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Matthey v. Pennsylvania Manufacturers'' Association Insurance Co.

Decided: July 23, 1991.


On appeal from the Superior Court, Law Division, Essex County.

King, Long and R.s. Cohen. The opinion of the court was delivered by R.s. Cohen, J.A.D.


Johnson Matthey, Inc. (JMI), is a Pennsylvania corporation. It has headquarters and does business primarily in Pennsylvania. It is authorized to do business in New Jersey, and has operated a manufacturing plant in Winslow, New Jersey, for some time. In this case, JMI sued a number of its liability insurers for declarations that their policies cover liabilities and costs arising out of litigation in which charges were made against JMI that waste from its Winslow plant went to four different disposal sites, all in New Jersey.

In one case, involving the cleanup of Price's Landfill, there was a settlement with the Federal Government to which JMI contributed some $2.5 million. There were also toxic tort claims relating to Price's Landfill, to the settlement of which JMI contributed some $200,000, and claims relating to the KinBuck Landfill, to the settlement of which JMI contributed some $6,000. There are also yet-unquantified remediation cost claims relating to three landfills, to which JMI may have to contribute.

The defendant insurers all provided JMI with general liability coverage, at various times, either as primary, excess or umbrella insurers. In this litigation, they raised a number of issues, all still unresolved,*fn1 in opposition to JMI's complaint for coverage. In late 1989, JMI made an in limine motion for a ruling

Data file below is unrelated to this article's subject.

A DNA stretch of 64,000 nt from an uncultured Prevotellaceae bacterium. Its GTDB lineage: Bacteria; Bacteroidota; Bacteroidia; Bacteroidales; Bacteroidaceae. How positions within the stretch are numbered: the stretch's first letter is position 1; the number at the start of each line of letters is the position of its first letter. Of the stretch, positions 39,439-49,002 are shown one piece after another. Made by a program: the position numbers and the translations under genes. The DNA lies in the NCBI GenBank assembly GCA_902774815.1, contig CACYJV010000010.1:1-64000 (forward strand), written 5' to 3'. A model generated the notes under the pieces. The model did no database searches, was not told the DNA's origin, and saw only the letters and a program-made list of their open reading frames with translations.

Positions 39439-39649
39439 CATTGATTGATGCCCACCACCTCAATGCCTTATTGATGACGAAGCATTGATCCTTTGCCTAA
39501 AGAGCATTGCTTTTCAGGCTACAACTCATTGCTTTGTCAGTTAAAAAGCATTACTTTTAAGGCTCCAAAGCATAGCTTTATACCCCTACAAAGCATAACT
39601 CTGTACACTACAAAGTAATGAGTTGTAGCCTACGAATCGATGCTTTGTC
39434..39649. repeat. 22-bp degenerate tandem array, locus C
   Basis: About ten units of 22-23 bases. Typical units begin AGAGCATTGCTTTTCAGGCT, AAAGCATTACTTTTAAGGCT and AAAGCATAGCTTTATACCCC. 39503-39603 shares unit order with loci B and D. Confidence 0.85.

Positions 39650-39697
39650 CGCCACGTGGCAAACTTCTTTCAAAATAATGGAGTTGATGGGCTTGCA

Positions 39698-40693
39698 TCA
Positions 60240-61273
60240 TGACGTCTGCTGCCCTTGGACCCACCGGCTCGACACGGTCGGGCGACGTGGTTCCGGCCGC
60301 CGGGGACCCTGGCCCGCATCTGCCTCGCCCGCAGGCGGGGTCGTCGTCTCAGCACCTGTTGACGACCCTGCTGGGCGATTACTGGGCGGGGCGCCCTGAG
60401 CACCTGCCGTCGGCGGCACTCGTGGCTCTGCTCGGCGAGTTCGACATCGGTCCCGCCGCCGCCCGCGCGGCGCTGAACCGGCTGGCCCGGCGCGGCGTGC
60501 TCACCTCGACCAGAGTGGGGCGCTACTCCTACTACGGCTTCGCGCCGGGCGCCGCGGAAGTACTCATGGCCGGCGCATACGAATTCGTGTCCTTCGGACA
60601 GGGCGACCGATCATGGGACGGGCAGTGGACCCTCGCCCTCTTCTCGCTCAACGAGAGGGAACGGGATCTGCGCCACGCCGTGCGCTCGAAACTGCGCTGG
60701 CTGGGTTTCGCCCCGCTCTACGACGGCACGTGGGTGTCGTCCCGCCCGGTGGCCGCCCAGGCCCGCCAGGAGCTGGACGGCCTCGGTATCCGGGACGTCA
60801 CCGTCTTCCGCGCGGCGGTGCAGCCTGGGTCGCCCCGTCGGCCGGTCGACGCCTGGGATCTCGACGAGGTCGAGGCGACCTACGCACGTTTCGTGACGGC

as to what state's body of substantive law governed the issues to be decided in the case. The motion judge ruled that Pennsylvania law controlled. JMI was granted leave to appeal, and we reverse.

The primary insurance coverage issue is whether leakage of pollutants onto the land is a "sudden and accidental" occurrence. This is a concept appearing in the policies; Pennsylvania and New Jersey courts have reached different interpretations of the phrase. Both states say that coverage is afforded to sudden and accidental discharges of pollutants. Pennsylvania rules, however, that a pollution discharge occurring gradually over time is not sudden and accidental. Lower Paxton Tp. v. United States Fidelity and Guar. Co., 383 Pa.Super. 558, 557 A.2d 393 (1989). New Jersey holds to the contrary that sudden and accidental discharges include a gradual release of pollutants. Broadwell Realty Serv., Inc. v. Fidelity & Cas. Co., 218 N.J. Super. 516, 528 A.2d 76 (App.Div.1987). The resolution of this particular coverage issue is apparently of great significance to the parties.

Although the "sudden and accidental" coverage issue is the one that is now foremost in the litigants' minds, the in limine ruling made by the Law Division Judge apparently related to every substantive issue that might arise in the litigation between JMI and its insurers. The March 30, 1990 order recites that plaintiff JMI asked for an in limine ruling "on which law should apply to determinations of law and fact in the disposition of this case," and then orders "that Pennsylvania law shall be applied in this case."

Our choice-of-law approach is governed by State Farm Mut. Auto. Ins. Co. v. Simmons' Estate, 84 N.J. 28, 417 A.2d 488 (1980). There, the Supreme Court concluded